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Showing 111421 - 111430 of 111424 pathways
PathBank ID Pathway Chemical Compounds Proteins

SMP0000004

Pw000157 View Pathway
Metabolite

Glycine and Serine Metabolism

Homo sapiens
This pathway describes the synthesis and breakdown of several small amino acids, including glycine, serine, and cysteine. All of these compounds share common intermediates and almost all can be biosynthesized from one another. Serine and glycine are not essential amino acids and can be synthesized from several routes. On the other hand, cysteine is a conditionally essential amino acid, meaning that it can be endogenously synthesized but insufficient quantities may be produced due to certain diseases or conditions. Serine is central to the synthesis and breakdown of the other two amino acids. Serine can be synthesized via glycerate, which can be converted into glycerate 3-phosphate (via glycerate kinase), which in turn is converted into phosphohydroxypyruvate by phosphoglycerate dehydrogenase and then phosphoserine (via phosphoserine transaminase) and finally to serine (via phosphoserine phosphatase). The serine synthesized via this route can be used to create cysteine and glycine through the homocysteine cycle. In the homocysteine cycle, cystathionine beta-synthase catalyzes the condensation of homocysteine and serine to give cystathionine. Cystathionine beta-lyase then converts this double amino acid to cysteine, ammonia, and alpha-ketoglutarate. Glycine is biosynthesized in the body from the amino acid serine. In most organisms, the enzyme serine hydroxymethyltransferase (SHMT) catalyzes this transformation using tetrahydrofolate (THF), leading to methylene THF and glycine. Glycine can be degraded via three pathways. The predominant pathway in animals involves the glycine cleavage system, also known as the glycine decarboxylase complex or GDC. This system is usually triggered in response to high concentrations of glycine. The system is sometimes referred to as glycine synthase when it runs in the reverse direction to produce glycine. The glycine cleavage system consists of four weakly interacting proteins: T, P, L and H-proteins. The glycine cleavage system leads to the degradation of glycine into ammonia and CO2. In the second pathway, glycine is degraded in two steps. The first step in this degradation pathway is the reverse of glycine biosynthesis from serine with serine hydroxymethyltransferase (SHMT). The serine generated via glycine is then converted into pyruvate by the enzyme known as serine dehydratase. In the third route to glycine degradation, glycine is converted into glyoxylate by D-amino acid oxidase. Glyoxylate is then oxidized by hepatic lactate dehydrogenase into oxalate in an NAD+-dependent reaction.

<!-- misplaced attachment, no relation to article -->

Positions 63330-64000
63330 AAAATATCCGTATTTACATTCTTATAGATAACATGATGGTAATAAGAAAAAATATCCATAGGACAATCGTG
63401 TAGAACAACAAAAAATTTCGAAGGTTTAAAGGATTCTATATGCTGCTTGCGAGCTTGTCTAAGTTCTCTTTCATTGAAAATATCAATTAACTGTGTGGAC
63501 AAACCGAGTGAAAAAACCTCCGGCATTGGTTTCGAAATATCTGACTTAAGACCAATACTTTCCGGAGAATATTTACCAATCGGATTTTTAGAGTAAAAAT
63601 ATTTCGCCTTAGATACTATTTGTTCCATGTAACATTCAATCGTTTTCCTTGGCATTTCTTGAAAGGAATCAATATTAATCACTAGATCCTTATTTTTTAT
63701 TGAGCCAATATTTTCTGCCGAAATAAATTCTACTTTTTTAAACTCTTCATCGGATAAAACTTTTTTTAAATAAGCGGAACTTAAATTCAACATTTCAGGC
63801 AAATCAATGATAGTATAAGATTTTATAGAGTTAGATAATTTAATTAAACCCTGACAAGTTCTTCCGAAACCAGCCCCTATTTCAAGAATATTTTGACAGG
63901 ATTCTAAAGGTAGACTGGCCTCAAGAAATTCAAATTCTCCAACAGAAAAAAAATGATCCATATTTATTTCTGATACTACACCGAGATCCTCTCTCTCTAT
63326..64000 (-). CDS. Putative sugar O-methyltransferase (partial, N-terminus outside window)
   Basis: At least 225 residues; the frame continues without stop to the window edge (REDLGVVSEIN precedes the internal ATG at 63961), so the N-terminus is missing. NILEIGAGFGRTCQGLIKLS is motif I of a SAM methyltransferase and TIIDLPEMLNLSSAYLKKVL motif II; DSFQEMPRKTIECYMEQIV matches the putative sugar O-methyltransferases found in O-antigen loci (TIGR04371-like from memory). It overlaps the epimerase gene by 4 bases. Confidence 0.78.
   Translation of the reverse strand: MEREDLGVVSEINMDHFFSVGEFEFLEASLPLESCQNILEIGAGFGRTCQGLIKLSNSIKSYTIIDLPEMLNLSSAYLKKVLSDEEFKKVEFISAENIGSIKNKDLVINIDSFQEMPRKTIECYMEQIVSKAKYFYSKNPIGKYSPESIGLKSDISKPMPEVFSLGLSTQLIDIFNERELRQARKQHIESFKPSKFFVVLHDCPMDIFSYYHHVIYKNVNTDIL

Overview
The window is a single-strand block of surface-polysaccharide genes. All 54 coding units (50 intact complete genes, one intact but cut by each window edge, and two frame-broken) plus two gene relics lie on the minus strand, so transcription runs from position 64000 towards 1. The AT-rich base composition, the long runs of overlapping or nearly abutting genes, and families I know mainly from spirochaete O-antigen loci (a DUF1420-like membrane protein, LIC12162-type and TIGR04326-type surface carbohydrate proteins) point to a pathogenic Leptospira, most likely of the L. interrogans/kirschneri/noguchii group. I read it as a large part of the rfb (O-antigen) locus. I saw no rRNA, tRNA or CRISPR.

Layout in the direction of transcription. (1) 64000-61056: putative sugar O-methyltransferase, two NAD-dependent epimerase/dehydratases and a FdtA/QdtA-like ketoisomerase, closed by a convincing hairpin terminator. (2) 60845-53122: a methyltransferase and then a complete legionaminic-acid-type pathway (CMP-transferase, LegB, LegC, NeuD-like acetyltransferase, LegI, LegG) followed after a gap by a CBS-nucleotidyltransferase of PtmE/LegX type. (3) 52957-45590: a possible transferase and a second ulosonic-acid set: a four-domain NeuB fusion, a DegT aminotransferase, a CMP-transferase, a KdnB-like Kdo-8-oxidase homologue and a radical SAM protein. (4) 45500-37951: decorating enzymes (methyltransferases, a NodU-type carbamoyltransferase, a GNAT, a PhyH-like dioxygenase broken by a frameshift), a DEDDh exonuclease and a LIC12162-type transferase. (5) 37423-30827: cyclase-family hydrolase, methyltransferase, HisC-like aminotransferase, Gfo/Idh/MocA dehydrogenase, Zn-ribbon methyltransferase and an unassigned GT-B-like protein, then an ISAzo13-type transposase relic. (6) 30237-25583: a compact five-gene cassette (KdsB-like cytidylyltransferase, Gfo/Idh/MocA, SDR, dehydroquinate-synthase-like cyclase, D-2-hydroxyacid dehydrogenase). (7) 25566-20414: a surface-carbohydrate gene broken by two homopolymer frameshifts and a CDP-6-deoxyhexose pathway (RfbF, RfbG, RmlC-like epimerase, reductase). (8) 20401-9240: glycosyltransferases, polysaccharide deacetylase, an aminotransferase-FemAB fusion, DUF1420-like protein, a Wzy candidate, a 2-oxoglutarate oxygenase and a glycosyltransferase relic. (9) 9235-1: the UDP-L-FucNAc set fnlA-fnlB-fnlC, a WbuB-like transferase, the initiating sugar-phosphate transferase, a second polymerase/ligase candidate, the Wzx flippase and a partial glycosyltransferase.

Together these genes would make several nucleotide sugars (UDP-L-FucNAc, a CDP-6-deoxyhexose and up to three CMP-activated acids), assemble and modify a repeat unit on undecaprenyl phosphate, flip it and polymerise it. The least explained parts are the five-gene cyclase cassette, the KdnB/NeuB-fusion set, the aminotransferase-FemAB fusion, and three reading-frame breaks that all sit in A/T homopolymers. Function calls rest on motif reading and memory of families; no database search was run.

Metabolic

SMP0000003

Pw000184 View Pathway
Metabolite

Argininosuccinic Aciduria

Homo sapiens
Argininosuccinic Aciduria, (Argininosuccinase Deficiency, Argininosuccinate Lyase Deficiency, ASL Deficiency) is an autosomal recessive disorder caused by a mutation in the ASL gene which codes for argininosuccinate lyase. It results in accumulation of citrulline, arginosuccinic acid, L-arginine, and L-glutamic acid in plasma as well as ammonia in blood. Infants are lethargic and unwilling to eat. They may develop seizures, coma, and failure to thrive as toxic ammonia accumulates.

Disease

SMP0000002

Pw000191 View Pathway
Metabolite

Carbamoyl Phosphate Synthetase Deficiency

Homo sapiens
CCarbamoyl Phosphate Synthetase Deficiency, also called hyperammonemia due to carbamoyl phosphate synthetase 1 deficiency, is a rare inborn error of metabolism (IEM) and autosomal recessive disorder of the urea cycle caused by a defective CPS1 gene. The CPS1 gene codes for the protein carbamoyl phosphate synthetase I, which plays a role in the urea cycle. This disorder is characterized by a large accumulation of ammonia in the blood. Symptoms of the disorder include unusual movements, seizures, unusual sleeping or coma. Treatment with citrulline or arginine, which maintains a regular rate of protein creation. It is estimated that carbamoyl phosphate synthetase deficiency affects 1 in 800,000 individuals in Japan.

Disease

SMP0000001

Pw000185 View Pathway
Metabolite

Citrullinemia Type I

Homo sapiens
Citrullinemia Type 1, also called argininosuccinate synthetase deficiency, argininosuccinic acid synthetase deficiency or ASS deficiency, is a rare inborn error of metabolism (IEM) and autosomal recessive disorder of the urea cycle caused by a deficiency of argininosuccinate synthetase. Argininosuccinate synthetase is an important enzyme in the process of removing nitrogen from the body. This disorder is characterized by a large accumulation of ammonia in the blood as well as other bodily fluids . Symptoms of the disorder include vomiting, lethargy and intracranial pressure. Treatment with protein restriction and intravenous administration of arginine can help manage symptoms, and diet management throughout the patient’s life can also show improvement. It is estimated that citrullinemia type 1 affects 1 in 57,000 individuals.

Disease
Showing 111421 - 111430 of 111424 pathways